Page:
How Blockchain can rediscover the global supply chain

Since its inception in 2008, the technology behind the world’s most famous cryptocurrency, bitcoin, has stood on the edge, attracting attention mostly from start-ups and the financial services sector. However, it has recently begun to receive a lot of attention, as companies are gradually realizing that it can be valuable for many things other than tracking payments.

Simply put, a blockchain is a distributed register that sorts transactions into blocks. Each block is connected to the previous one, using complex mathematics, until the first transaction. The records are permanent, transparent and searchable, which allows community members to see the history of transactions in their entirety. Each update is a new “block” added to the end of the “chain” – a structure that makes it difficult for anyone to change records at a later stage. The register allows information to be recorded and shared between large groups of unrelated companies, and all members must collectively validate all updates – which is in everyone’s interest.

To date, a lot of attention and money has been spent on financial applications for the technology. However, an equally promising test case is with global supply chain links, whose complexity and diversity of interests pose precisely the types of challenges that this technology seeks to address.

A simple application of the blockchain paradigm to the supply chain can be to record the transfer of goods in the book, as transactions will identify the parties involved, as well as the price, date, location, quality and condition of the product and any other information that would be relevant to supply chain management. The cryptography-based and unchanging nature of transactions would make it almost impossible to compromise the book.

Many startups and corporations are now deploying blockchain to rediscover their global supply chain and manage their business more efficiently:

1. For Maersk, the world’s largest shipping company, the challenge is not to keep track of the familiar rectangular shipping containers that sail around the world on board cargo ships. Instead, he surrounds the mountains with documents related to each container. One container may require stamps and approvals from up to 30 countries, including customs, tax and health authorities, distributed in 200 or more interactions. While the containers can be loaded on a ship in minutes, the container can be kept in port for days because a piece of paper is missing while the goods inside spoil. The cost of moving and tracking all of this documentation is often equal to the cost of physically moving the container around the world. The system is also fraught with fraud, as a valuable bill of lading can be forged or copied, allowing criminals to suck up goods or distribute counterfeit products, leading to billions of dollars in maritime fraud each year.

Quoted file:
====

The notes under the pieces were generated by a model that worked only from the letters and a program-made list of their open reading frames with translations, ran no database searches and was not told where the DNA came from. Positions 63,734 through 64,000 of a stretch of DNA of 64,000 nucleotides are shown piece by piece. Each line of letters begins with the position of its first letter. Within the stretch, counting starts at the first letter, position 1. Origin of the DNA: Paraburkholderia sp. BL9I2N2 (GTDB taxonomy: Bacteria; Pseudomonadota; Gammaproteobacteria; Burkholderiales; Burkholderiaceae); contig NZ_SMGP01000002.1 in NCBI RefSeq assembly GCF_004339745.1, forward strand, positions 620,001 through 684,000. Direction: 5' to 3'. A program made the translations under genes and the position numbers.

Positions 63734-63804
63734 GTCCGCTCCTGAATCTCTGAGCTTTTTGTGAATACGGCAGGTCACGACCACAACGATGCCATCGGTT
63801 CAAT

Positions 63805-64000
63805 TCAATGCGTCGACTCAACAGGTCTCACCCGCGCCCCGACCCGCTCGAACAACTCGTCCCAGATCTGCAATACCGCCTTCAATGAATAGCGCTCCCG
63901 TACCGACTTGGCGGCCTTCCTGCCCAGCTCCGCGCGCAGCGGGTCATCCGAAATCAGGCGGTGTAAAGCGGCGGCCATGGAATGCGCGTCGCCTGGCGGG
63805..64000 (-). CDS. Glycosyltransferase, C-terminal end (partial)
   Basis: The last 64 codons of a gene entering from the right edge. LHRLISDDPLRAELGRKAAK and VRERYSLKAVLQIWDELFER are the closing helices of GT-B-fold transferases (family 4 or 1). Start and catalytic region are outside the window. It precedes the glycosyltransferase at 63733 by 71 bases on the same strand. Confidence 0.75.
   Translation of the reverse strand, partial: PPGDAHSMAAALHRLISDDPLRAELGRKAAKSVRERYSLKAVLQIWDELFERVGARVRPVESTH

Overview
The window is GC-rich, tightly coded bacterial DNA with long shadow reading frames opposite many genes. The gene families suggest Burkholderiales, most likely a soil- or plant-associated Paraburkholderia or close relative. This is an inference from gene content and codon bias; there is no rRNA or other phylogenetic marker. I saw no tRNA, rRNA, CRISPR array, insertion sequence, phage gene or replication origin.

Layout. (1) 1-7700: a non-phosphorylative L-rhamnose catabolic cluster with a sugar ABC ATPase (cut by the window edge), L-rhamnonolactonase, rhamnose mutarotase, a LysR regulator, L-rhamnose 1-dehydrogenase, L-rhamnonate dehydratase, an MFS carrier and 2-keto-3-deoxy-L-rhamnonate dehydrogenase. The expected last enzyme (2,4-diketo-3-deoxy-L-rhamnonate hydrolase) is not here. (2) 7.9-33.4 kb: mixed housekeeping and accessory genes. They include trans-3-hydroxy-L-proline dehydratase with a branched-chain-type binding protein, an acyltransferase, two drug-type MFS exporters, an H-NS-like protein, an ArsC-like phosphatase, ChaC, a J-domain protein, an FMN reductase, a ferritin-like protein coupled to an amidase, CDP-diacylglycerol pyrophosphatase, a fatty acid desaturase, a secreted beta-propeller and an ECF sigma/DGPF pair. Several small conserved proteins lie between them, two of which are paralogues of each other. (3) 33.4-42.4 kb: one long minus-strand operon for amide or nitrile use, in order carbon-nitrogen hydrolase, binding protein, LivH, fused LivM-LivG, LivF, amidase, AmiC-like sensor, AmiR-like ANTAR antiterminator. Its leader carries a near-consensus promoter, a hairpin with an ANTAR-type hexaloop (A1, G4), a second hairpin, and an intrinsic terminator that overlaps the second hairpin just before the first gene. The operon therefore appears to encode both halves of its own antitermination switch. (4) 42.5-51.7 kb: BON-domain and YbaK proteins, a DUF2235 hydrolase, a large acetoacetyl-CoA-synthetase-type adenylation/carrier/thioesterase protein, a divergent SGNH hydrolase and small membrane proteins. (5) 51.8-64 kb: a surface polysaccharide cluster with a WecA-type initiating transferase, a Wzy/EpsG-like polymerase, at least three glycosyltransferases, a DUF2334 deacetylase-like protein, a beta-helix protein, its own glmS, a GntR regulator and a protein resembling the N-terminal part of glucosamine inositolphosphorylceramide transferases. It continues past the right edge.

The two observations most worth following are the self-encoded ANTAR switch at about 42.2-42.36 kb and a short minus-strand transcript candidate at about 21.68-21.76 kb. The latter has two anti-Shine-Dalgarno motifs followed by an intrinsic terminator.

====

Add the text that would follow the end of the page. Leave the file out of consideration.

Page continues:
Last summer, Maersk sought cooperation from customs authorities, freight forwarders and manufacturers who fill containers. It has begun its first trials on a new digital register of ships with these partners for delivery routes between Rotterdam and Newark. After signing the document, the customs authorities could immediately upload a digitally signed copy so that everyone else involved – including Maersk himself and other government bodies – could see that it was complete. If there was a dispute later, anyone could go back to the record and be sure that no one had changed it in the meantime. Included cryptography also makes it difficult to falsify virtual signatures.